Zebra, $6.99, ISBN 978-0-8217-8066-4
Fantasy Romance, 2007
Gideon, the second book in Jacquelyn Frank’s soap opera series The Nightwalkers, cements the author’s reputation as the biggest Christine Feehan fangirl who managed to get herself a publishing contract.
In this one, Gideon, the most bad-ass hero ever (at least until the next book when we get an even more bad-ass hero), gets his story. Just like in Jacob, the male characters have pretty ordinary names but the names of the female characters are straight out of the Giant Book of Mary Sue Heroine Names. Are you ready for the heroine’s name, people? It’s Magdelegna. Or Legna, as she’s called in this story.
Gideon is a very old Demon healer while Legna is that Demon girlfriend he had once upon a time until Oh, Very, Very, Very Dire Circumstances tore them apart and sent Gideon into a self-imposed exile. He’s back though when a plot arises to target Legna while Noah, her Demon King brother, is not amused. At least, there’s supposed to be a plot involving some kind of necromancers here, but the author spends so much time on the ongoing soap opera of her main characters that the plot and the villains are barely a presence in this story.
For their supposed ancient years, our two main characters come off like children so often. Legna, especially, behaves like some child trapped in a porn star’s body, as she is acting like a ridiculously gullible twit when she’s not pouting and trying to pull off the “feisty heroine” act. Gideon delights in calling her a child. Yes, this is that kind of story where the reader is supposed to get off in the creepy father figure overtones in the romance. Throughout this agonizingly slow-moving story, the two characters have all kinds of oh-so-mundane drama like pregnancy blues and “I hate you, let’s shag now!” angst coupled with a complete lack of privacy to the point that there is not a single thought that crosses the heroine’s mind that the hero isn’t aware of. Legna may as well be a Little Bo Peep blow-up doll, given how she exists just to be the receptacle of Gideon’s Mighty Demonic Male Spear of Sheer Angst and Drama.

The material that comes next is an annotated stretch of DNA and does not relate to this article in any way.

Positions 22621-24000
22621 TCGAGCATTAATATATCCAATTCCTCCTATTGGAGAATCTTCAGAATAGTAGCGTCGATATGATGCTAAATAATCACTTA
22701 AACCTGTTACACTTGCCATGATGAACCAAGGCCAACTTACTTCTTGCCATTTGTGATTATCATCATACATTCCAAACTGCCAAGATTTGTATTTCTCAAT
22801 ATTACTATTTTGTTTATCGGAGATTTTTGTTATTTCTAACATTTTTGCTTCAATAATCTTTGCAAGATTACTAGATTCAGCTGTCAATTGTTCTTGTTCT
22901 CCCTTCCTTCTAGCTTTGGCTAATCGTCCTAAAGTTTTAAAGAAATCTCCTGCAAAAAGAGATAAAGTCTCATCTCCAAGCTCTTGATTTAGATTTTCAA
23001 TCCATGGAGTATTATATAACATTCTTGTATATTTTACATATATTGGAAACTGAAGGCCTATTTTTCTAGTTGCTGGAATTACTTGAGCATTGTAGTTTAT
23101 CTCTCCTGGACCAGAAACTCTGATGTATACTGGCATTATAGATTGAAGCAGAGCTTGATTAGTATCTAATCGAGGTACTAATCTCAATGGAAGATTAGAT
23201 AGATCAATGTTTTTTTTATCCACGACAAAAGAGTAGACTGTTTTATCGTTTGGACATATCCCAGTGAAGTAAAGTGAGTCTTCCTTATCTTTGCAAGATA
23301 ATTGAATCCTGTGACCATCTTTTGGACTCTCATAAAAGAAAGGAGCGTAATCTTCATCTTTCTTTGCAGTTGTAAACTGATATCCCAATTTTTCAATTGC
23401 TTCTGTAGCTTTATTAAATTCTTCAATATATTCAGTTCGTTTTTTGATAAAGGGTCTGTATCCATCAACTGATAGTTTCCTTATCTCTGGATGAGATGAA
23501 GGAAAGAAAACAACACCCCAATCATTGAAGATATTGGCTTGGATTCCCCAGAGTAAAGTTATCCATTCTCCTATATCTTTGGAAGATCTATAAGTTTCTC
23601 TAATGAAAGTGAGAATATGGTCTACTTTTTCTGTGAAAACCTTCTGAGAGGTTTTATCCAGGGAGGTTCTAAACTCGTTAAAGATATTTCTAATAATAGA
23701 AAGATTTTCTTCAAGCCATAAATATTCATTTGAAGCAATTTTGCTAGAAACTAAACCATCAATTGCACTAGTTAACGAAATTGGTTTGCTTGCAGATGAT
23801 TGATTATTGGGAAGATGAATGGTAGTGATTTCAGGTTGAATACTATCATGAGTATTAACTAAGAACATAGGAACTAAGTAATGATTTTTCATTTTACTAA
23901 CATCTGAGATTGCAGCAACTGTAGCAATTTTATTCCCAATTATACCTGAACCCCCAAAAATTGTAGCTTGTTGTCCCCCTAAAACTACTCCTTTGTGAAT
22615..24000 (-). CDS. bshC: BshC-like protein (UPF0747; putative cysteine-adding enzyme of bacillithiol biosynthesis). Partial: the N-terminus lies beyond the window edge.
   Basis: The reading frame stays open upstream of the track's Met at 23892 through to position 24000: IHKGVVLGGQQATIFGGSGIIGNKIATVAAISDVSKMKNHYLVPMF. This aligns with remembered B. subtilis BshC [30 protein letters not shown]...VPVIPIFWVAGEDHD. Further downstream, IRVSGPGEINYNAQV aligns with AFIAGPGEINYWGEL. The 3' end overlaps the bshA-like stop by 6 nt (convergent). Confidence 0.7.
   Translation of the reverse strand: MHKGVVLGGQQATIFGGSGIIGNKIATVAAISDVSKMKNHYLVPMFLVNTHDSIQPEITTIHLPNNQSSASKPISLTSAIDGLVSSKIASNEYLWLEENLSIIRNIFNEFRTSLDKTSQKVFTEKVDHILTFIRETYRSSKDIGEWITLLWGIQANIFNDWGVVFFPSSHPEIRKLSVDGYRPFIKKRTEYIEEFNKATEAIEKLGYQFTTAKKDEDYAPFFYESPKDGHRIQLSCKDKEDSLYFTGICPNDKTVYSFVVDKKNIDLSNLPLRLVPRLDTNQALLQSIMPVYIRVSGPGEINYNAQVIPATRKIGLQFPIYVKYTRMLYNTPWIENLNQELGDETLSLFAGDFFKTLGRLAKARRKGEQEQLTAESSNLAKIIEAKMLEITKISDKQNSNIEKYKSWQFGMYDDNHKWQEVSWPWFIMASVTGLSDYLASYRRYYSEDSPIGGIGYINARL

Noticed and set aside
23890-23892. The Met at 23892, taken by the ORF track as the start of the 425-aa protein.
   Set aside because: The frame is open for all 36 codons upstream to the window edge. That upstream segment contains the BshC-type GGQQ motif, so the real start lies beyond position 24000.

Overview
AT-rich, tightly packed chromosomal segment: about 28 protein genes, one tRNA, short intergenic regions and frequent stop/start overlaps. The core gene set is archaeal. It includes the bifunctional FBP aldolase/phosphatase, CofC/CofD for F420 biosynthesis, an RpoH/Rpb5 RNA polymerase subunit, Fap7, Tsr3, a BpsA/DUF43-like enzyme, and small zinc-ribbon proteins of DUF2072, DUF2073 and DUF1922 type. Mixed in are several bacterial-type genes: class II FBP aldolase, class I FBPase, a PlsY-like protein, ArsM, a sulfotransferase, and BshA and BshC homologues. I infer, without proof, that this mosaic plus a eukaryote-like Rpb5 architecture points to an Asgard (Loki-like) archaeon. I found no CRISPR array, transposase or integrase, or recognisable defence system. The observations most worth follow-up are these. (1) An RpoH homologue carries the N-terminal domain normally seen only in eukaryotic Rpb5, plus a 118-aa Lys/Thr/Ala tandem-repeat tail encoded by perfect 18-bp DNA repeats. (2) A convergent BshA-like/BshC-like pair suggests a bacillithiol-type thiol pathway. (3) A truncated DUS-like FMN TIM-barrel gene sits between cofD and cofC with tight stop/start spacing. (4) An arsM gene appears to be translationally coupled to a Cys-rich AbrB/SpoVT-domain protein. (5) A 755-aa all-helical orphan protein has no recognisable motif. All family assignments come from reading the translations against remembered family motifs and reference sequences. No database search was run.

The writing is still laughably melodramatic, although there is a significant toning down of the purple prose compared to the previous book. Still, the characters in the story don’t speak as much as they launch into epic speeches and they are always acting and feeling in extremes. No wonder there are so many misunderstandings in this story. These people are more interested in flouncing and posturing than anything else.
Gideon, I admit, has its occasional if rare charms at times where Ms Frank manages to pull off a few melodramatic scenes pretty well. However, on the whole the writing is still in need of plenty of improvements. The author has either no sense of priorities when it comes to pacing because there is never enough backstory and tedious exposition where Ms Frank is concerned. The pacing is agonizingly and mind-numbingly slow, the characters are melodramatic exaggerations, and there are way too many “tributes” to the whole formula popularized by Christine Feehan. This is not my idea of a good book by any stretch.